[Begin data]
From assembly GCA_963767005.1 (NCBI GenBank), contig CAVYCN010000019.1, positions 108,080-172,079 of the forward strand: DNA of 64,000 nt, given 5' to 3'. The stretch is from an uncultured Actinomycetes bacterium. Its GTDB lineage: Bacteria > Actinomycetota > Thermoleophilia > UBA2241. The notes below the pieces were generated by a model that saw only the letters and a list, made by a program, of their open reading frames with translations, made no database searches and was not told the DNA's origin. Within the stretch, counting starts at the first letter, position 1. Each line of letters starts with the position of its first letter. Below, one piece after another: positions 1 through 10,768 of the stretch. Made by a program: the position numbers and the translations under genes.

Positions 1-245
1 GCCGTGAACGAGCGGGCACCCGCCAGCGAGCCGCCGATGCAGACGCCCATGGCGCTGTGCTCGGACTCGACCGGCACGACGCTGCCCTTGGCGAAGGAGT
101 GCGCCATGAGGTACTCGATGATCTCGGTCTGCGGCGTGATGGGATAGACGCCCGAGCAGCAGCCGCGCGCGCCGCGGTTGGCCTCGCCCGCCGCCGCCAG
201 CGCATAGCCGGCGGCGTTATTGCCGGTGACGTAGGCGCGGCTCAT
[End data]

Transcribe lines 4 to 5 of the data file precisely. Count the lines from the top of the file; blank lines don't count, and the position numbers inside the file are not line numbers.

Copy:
101 GCGCCATGAGGTACTCGATGATCTCGGTCTGCGGCGTGATGGGATAGACGCCCGAGCAGCAGCCGCGCGCGCCGCGGTTGGCCTCGCCCGCCGCCGCCAG
201 CGCATAGCCGGCGGCGTTATTGCCGGTGACGTAGGCGCGGCTCAT